• Mouse: In command mode, type :set mouse=a followed by the Enter key to enable interaction with the text using your mouse. This will allow you to click anywhere to place the cursor or to select blocks of text.

Vim Configuration File

The following instructions will customize your Vim configuration so that syntax highlighting and line numbers are turned on by default. It will also enable interaction with text using the mouse, so you can place the cursor by clicking with the mouse. It also enables a “persistent undo” feature that allows Vim to retain the history of edits for a file after it is closed, so you can undo or redo edits even after closing and reopening a file.

The persistent undo feature depends on the existence of a directory. Create this directory now:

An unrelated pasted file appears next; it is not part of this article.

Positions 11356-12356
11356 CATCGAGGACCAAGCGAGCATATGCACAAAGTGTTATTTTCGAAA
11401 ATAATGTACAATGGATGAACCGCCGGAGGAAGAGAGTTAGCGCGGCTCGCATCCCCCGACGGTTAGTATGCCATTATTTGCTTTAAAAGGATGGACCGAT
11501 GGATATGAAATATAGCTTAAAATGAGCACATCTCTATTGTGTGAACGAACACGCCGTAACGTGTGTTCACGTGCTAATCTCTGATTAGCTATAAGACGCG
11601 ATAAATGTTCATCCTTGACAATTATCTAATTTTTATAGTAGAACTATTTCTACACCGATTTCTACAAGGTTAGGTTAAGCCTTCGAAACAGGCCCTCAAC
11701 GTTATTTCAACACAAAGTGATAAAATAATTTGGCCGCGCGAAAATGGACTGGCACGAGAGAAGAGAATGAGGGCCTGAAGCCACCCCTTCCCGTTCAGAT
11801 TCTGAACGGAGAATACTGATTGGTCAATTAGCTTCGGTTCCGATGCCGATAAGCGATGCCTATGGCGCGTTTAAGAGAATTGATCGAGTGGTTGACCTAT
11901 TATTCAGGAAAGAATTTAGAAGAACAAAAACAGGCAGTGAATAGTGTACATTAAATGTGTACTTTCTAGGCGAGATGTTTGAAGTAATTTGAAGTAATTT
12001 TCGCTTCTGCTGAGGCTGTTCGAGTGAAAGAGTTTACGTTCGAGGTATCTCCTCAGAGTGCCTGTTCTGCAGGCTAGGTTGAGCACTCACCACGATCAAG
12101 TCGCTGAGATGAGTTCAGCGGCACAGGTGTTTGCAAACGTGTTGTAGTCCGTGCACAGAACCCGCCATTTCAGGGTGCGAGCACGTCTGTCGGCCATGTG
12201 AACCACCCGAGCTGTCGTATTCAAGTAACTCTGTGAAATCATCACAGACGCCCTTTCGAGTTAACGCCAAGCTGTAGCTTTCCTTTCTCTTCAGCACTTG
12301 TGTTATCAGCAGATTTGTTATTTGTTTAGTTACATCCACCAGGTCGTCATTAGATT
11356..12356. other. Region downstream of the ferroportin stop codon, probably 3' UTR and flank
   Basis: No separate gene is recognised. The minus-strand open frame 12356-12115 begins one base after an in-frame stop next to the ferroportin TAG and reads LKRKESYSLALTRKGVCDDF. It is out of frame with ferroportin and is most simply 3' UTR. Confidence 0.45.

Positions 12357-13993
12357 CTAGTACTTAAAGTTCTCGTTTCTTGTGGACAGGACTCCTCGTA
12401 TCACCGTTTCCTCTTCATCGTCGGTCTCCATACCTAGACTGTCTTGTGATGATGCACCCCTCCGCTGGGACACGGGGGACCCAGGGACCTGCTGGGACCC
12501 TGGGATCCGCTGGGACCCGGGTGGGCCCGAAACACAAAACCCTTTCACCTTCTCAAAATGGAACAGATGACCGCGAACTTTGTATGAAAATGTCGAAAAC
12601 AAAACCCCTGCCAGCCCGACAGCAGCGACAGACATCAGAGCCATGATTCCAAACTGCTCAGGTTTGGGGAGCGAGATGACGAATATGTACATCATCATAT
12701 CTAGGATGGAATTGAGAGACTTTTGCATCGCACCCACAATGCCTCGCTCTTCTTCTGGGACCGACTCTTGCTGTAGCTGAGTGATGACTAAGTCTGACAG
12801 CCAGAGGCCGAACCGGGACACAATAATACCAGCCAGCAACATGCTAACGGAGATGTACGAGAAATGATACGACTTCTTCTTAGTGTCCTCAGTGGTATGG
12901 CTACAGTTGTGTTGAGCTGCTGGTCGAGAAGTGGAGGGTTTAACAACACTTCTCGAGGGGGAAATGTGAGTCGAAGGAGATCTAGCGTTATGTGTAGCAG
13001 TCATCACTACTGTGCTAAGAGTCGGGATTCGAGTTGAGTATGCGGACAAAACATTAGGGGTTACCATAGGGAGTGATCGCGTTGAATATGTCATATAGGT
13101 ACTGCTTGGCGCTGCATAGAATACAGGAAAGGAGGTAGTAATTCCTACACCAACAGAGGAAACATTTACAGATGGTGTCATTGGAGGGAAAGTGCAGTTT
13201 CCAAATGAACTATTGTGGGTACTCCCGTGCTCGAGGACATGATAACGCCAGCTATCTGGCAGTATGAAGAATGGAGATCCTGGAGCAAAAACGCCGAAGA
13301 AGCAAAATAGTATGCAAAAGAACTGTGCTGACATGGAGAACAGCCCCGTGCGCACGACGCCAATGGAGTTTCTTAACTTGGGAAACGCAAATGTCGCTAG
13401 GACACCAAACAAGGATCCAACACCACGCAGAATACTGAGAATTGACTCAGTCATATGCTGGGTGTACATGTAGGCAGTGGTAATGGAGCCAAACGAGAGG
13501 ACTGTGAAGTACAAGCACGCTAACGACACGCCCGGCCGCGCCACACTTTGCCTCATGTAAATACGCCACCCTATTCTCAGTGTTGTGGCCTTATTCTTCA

mkdir -p ~/.vim/undodir

Finally, download and install the .vimrc configuration file:

wget -O ~/.vimrc

If you are curious about the contents of .vimrc, you can view it here:


Direct link

" An example for a vimrc file.
" Maintainer:   Bram Moolenaar <>
" Last change:  2002 Sep 19
" To use it, copy it to
"     for Unix and OS/2:  ~/.vimrc
"             for Amiga:  s:.vimrc
"  for MS-DOS and Win32:  $VIM\_vimrc
"           for OpenVMS:  sys$login:.vimrc

" When started as "evim", evim.vim will already have done these settings.
"if v:progname =~? "evim"
"  finish

" Use Vim settings, rather then Vi settings (much better!).
" This must be first, because it changes other options as a side effect.